PORTLAND, Maine — In less than four weeks, Maine's largest city will have a new mayor.
Former Portland school board chair, Kate Snyder took home the win Tuesday night. Beating Portland's incumbent mayor, Ethan Strimling and current Portland city councilman, Spencer Thibodeau.
"I feel like everything is just starting to settle in." Mayor-Elect, Kate Snyder said in her kitchen Wednesday afternoon.
The mom of three is still processing her victory. She says she knew she could do it, but was shocked to receive a call from Mayor Ethan Strimling saying he was conceding so early in the night Tuesday.
"It was like 9 o'clock," Snyder said. "I thought 'this is too early' and everyone in the room was getting excited and I said 'everybody this is too early, the results are not final'... and a little later I was just like 'oh my gosh, I can’t believe this is happening'."
She says voters were ready for change and believes she brought a fresh perspective to the table. Snyder and her family have lived in the same home off of Brighton Avenue for more than 25 years. She says living off the peninsula gave her a unique advantage over the other candidates.
"To be the only homeowner in the race, the only parent and also the only person who lives off peninsula -- I think it's a relatability thing," Snyder said. "It resonates with some Portland residents, not all of course but... [it gives you a different perspective] yup, I think that's right."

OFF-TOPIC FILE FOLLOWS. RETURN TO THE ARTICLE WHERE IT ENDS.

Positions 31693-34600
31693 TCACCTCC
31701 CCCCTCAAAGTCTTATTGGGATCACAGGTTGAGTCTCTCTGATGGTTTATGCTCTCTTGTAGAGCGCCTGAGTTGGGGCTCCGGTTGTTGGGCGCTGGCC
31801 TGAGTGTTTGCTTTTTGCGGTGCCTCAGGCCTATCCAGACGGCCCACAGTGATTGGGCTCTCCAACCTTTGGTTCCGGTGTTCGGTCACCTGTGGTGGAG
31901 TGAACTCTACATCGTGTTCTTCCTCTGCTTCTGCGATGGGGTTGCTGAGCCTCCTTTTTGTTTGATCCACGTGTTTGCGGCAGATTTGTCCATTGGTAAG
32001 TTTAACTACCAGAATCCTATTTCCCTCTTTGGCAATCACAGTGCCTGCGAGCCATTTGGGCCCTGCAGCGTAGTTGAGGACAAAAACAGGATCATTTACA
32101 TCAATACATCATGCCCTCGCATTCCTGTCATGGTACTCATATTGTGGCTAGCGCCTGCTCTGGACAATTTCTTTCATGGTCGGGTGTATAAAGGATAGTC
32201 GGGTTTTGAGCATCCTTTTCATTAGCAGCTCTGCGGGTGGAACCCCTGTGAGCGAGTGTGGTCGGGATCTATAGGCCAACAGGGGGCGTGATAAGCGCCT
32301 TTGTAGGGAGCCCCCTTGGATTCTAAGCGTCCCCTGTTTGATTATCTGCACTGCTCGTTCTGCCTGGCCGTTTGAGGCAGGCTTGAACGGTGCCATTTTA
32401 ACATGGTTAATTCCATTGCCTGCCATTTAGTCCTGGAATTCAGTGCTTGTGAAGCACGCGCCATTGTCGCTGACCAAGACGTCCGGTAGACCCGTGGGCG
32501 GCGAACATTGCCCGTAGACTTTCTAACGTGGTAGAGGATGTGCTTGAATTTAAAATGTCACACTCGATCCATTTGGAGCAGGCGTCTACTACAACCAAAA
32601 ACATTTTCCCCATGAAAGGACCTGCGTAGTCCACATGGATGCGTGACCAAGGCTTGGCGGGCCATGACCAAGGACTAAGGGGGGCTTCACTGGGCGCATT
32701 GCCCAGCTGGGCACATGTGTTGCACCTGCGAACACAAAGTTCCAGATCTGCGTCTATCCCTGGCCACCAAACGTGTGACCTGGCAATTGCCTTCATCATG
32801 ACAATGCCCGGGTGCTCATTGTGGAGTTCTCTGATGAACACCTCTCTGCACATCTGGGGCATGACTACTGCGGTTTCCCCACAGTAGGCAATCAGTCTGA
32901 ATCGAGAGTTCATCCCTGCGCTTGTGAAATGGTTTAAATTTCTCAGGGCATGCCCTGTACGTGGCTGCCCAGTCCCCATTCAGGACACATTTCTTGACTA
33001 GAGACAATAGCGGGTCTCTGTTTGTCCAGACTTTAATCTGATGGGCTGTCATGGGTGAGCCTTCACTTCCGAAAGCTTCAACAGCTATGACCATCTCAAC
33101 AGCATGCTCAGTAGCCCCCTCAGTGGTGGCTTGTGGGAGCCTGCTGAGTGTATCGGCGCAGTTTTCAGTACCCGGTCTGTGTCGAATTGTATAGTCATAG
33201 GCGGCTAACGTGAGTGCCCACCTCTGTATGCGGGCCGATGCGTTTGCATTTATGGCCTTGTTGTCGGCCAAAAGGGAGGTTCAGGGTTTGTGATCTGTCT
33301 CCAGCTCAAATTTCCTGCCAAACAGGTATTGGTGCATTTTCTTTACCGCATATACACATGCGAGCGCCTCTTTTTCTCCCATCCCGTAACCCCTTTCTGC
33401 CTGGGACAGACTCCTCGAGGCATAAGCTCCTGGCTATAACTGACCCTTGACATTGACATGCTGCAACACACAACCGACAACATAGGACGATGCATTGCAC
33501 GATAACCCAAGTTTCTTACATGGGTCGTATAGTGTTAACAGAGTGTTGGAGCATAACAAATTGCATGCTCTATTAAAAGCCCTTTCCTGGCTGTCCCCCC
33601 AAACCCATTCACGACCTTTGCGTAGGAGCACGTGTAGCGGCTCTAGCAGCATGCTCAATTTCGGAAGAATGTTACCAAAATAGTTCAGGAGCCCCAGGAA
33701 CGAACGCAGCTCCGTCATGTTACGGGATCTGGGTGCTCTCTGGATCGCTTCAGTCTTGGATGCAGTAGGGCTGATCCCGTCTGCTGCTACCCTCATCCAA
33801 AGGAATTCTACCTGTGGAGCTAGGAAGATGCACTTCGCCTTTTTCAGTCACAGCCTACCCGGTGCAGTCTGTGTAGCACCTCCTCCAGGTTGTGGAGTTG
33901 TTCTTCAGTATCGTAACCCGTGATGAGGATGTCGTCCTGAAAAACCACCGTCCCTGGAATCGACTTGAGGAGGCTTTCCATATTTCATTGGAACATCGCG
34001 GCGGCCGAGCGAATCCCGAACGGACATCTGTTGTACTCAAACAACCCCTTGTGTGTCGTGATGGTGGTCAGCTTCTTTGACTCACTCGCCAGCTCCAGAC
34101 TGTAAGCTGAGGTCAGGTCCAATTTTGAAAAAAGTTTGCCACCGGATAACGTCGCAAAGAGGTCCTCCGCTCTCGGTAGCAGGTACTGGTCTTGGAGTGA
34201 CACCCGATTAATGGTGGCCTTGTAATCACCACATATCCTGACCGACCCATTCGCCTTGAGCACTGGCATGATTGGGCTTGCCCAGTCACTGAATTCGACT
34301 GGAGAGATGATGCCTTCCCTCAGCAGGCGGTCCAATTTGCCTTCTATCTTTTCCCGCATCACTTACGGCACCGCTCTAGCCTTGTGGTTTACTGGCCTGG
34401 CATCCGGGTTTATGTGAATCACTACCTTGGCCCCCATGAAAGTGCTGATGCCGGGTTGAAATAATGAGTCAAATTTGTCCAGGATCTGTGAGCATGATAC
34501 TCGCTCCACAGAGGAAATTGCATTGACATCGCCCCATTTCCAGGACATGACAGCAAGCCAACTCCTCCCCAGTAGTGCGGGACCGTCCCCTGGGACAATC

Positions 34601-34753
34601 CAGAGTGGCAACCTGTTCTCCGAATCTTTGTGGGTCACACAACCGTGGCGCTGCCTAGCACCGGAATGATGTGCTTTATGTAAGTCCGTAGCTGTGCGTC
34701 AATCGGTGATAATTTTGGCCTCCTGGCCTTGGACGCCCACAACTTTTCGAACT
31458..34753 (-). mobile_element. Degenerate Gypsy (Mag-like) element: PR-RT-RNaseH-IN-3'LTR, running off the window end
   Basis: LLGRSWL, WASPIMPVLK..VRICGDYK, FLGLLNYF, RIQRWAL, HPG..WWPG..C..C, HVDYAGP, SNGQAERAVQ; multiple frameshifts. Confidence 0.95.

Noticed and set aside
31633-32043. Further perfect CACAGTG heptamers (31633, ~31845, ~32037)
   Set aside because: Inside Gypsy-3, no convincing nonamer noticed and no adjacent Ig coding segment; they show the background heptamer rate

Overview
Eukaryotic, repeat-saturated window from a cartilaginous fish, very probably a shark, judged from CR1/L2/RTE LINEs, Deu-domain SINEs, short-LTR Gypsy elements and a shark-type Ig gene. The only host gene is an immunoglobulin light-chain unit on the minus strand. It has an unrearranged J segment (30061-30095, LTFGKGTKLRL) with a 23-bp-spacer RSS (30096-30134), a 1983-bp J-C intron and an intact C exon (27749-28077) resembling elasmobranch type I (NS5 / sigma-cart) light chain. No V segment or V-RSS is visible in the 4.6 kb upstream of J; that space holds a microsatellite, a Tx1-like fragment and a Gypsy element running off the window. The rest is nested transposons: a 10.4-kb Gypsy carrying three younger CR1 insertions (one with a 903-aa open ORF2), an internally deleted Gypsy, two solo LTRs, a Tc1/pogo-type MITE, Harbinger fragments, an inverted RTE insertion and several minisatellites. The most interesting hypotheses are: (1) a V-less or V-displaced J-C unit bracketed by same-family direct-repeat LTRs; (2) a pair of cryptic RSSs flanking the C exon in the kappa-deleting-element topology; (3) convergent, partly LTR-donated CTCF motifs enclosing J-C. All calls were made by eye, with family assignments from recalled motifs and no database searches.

Snyder says it's no secret that Portland has a problem with affordable housing, homelessness, and transportation. Public education is also a priority for her.
In fact, she says they were the most common things people spoke to her about when she was campaigning.
On top of that, she says some residents are having a hard time keeping up with all of the changes and that the city needs to find a better balance that suits everyone.
"Some people love the new changes, they love the growth and the development and some who don't at all," Snyder said. "They're real struggles that pull on people's hearts and emotions when it comes to the changes that we are seeing in a lot of the neighborhoods and what it means maybe to someone's sense of place."
After her win, Snyder told reporters she wanted to bring the position of mayor back to what the rulebook says. Saying it makes a difference when people can see the job description next to a persons' actions. Snyder is anxious to get to work with her fellow councilors next month.
"I want to move into the position very, very respectful of the councilors who are there who are working, who exercise their option to vote and who have been working on the issues at the city council level for some time now," Snyder said. "So I want to go in respectful of the job description, acknowledging my vote on the council is one of nine and that we make decisions as a body."
Snyder will be officially be sworn in as mayor of Portland on December 2, 2019.